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Ag degrees useless? We beg to differ.

If your job connects you with students who are interested in ag careers, you may have gotten wind of a blog post titled College Majors that are Useless. Among the five listed are agriculture (# 1), animal science (#4) and horticulture (#5). The post has generated a fair number of inquiries from parents of students and and alumni stakeholders, says Maria McGinnis, CALS Career Services.

“We are taking that article very seriously but also with a grain of salt, because the sources are not exactly the most newsworthy. Our response is to send people where the facts are,” she adds.

One of those sites offers recent USDA employment trends and forecasts for ag and science related majors. McGinnis says that what’s important to convey is that the USDA and the Department of Labor—the source of statistics cited in the blog post—counts jobs in agriculture very differently. The labor department only counts people who are farming in a sole proprietorship. The USDA understands that the agricultural sector is much bigger than that.

“Yes, there are fewer sole-owner farmers than there are students studying agriculture. However, our animal science grads do far more than farm. They go into business, research, food production, veterinary medicine, consulting, teaching, communications and other areas,” McGinnis points out.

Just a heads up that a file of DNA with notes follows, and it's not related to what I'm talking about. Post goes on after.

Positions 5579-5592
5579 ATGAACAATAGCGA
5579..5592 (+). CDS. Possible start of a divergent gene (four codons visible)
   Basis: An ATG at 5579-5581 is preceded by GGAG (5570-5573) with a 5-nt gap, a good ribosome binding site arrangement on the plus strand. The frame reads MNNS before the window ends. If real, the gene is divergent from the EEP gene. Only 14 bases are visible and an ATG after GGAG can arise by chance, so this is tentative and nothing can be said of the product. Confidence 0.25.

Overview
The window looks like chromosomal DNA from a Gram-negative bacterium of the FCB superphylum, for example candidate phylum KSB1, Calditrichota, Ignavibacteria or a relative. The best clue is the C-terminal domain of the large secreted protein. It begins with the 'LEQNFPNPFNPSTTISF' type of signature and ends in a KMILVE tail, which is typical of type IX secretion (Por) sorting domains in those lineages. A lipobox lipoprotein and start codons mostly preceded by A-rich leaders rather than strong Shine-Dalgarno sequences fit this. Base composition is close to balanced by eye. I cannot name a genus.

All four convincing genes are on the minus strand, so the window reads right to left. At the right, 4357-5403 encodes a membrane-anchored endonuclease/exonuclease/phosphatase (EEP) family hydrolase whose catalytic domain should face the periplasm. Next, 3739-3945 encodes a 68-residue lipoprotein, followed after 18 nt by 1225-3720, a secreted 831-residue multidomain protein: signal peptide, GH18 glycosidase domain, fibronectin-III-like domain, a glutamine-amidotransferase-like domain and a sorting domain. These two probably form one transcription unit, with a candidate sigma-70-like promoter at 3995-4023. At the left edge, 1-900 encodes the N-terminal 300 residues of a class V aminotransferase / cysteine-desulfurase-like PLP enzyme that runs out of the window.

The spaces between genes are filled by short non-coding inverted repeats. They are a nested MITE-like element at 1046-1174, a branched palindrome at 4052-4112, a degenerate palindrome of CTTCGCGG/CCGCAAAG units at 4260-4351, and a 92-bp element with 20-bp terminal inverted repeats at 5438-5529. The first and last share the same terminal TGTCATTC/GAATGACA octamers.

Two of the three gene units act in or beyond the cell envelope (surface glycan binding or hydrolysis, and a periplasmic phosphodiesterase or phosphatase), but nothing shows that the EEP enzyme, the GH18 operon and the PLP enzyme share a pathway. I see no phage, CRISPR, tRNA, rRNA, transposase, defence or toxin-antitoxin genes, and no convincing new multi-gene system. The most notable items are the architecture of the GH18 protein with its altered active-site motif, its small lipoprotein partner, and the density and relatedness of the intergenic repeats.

“We see this as an opportunity for a dialog—to say, ‘If you consider feeding the world useless, fine.  We’re also making the point that any major is useless if you don’t have the right experiences in college that will help you sell yourself to an employer, including internships and activities where you can learn some leadership skills.”

Another detailed response to the blog is offered here by John Shutske, CALS associate dean and leader of the Agriculture and Natural Resources Extension program.

 

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